A new dedicated fresh produce line between the Netherlands and Germany is in the making. In three years it should be up and running between the Dutch city of Bleiswijk and Berlin. Rail transport will be key, as this service offers a terminal turnaround of an hour at most. Mark Remie, initiator of the railway line, explains that this is what the horticulture industry demands.
As the managing director of FFWD Rail, Remie presented the Holland Rail Terminal at the Multimodal Event that took place on 27 June in Rotterdam. The Netherlands is a major exporter of fresh products. Of all the horticulture products grown, 75 per cent is exported, all by truck. “Every day thousands of trucks hit the road to Germany. As a rail person, I see huge opportunities here”, he said.
Special roll-on-roll-off technology
The concept involves a new terminal, a dedicated fleet and special bogies for this fleet. “Thanks to a special roll-on-roll-off technology, the trailers are moved from truck to train in 15 minutes. The wagons can make a 30 degree turn”, explained Remie. The bogies applied enable the train to increase its speed on the German network. “It operates at the same speed as an intercity train.”
Increasing speed on the logistics chain is an uncompromising condition, Remie explained. “A cucumber starts degrading from the first hour; it needs to get to the supermarket as fast as possible to ensure its value. With many train delays railway is currently unreliable. A delayed train would have a major impact on fresh products, therefore we need to do things differently.”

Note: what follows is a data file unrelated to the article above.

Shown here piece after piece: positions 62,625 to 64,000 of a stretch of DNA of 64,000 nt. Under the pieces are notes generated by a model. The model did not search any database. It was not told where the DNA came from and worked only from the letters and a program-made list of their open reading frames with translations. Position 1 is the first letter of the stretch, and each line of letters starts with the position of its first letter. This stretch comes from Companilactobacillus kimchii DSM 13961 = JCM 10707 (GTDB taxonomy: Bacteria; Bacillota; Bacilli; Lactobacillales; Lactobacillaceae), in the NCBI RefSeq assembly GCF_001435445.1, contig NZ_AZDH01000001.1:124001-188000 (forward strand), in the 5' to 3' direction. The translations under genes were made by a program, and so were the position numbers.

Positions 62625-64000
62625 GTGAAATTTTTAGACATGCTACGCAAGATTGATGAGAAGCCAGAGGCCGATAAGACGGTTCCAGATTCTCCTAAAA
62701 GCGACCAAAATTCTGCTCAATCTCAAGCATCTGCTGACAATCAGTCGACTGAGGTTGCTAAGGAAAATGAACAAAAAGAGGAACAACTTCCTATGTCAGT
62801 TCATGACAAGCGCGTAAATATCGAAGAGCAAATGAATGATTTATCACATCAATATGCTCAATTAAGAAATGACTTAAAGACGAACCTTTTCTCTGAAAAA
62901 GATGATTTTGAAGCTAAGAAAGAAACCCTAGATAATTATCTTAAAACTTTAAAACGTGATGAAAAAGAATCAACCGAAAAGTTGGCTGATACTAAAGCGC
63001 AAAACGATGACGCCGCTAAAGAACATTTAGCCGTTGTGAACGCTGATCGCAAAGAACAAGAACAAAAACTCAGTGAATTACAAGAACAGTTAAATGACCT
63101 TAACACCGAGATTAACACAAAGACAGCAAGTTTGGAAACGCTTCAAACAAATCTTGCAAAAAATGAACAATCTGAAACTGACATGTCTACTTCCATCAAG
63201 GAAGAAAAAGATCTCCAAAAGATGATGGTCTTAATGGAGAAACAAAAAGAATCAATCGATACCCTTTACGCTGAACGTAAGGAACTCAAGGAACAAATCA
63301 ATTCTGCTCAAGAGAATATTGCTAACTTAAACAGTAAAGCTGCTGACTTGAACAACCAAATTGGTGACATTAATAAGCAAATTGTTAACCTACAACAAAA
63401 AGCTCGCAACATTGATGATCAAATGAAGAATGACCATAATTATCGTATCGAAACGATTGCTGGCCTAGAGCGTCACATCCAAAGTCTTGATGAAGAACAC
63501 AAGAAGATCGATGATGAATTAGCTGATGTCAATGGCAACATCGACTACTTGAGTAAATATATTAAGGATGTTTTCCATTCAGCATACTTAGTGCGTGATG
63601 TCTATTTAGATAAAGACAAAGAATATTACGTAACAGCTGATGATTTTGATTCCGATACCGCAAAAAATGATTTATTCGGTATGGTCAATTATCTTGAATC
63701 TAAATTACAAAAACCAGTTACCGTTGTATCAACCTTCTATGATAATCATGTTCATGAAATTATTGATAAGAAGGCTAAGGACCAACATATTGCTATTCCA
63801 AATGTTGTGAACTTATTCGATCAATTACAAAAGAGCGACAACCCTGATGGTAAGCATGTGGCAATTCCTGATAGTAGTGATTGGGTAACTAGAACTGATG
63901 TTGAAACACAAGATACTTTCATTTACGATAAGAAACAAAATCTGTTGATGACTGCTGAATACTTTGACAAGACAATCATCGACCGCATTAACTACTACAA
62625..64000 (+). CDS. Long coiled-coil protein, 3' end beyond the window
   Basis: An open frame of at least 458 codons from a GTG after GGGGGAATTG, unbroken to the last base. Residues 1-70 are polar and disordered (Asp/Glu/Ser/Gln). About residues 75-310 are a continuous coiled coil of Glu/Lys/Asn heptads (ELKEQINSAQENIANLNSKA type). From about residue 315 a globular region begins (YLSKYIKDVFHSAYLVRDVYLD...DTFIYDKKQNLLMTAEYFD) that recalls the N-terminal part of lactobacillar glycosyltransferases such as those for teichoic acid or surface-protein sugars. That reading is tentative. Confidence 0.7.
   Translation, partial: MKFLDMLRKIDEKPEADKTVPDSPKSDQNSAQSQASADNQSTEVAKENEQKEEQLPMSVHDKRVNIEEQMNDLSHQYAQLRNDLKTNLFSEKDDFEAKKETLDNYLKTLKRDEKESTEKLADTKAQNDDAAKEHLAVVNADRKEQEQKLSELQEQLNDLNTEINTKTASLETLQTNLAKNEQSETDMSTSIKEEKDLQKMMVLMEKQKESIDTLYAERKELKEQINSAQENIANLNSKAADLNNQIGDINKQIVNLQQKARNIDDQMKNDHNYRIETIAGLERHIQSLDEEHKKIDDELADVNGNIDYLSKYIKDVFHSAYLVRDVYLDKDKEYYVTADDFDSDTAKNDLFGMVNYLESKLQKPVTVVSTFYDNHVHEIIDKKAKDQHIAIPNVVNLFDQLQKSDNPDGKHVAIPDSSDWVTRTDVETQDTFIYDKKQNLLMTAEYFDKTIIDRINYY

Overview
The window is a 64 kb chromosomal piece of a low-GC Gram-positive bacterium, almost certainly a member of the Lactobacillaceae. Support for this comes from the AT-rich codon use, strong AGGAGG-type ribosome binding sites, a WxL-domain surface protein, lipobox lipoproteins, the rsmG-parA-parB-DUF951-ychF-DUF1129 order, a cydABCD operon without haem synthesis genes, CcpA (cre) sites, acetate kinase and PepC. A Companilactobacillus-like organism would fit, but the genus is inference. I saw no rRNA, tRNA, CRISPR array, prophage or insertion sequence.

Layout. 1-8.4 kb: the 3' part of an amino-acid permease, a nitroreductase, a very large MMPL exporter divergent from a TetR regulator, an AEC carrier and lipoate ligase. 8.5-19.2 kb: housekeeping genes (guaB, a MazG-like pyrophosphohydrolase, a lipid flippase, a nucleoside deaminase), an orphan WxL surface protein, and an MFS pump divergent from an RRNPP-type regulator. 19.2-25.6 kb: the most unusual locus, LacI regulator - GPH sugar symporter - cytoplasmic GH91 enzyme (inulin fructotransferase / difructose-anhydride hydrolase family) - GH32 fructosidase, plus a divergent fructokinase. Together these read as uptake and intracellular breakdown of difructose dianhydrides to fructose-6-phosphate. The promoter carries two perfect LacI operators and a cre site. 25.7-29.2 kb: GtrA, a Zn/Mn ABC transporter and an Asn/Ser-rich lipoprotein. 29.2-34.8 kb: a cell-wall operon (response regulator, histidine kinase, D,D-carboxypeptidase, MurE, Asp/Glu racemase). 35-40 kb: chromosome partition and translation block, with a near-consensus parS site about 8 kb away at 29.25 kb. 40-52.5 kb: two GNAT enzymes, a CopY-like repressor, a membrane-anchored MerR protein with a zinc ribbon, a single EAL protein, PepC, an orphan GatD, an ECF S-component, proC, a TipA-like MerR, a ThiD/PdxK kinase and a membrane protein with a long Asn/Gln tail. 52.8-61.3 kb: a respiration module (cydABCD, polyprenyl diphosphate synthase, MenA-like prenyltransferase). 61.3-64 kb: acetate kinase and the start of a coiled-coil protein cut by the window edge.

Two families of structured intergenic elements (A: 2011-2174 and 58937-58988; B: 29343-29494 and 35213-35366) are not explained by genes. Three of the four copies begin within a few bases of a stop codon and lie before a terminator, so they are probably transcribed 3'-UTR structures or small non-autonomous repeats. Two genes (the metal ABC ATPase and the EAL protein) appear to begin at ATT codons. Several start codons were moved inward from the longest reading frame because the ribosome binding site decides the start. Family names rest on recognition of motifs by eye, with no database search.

The Holland Rail Terminal will be situated in Bleiswijk, adjacent to the western district of Lansingerland, a major export region in the Netherlands linked to the road network by the A12 highway.The terminal is simple in itself; it includes a few tracks with pavement on both sides and a shunting yard with some tracks. Transshipment is carried out horizontally, rather than with cranes or reach stackers. The technology that makes the difference is in the fleet. The new wagons require an investment of 100 million Euros, Remie explained. The project currently has 40 investors and is supported by the province and municipality.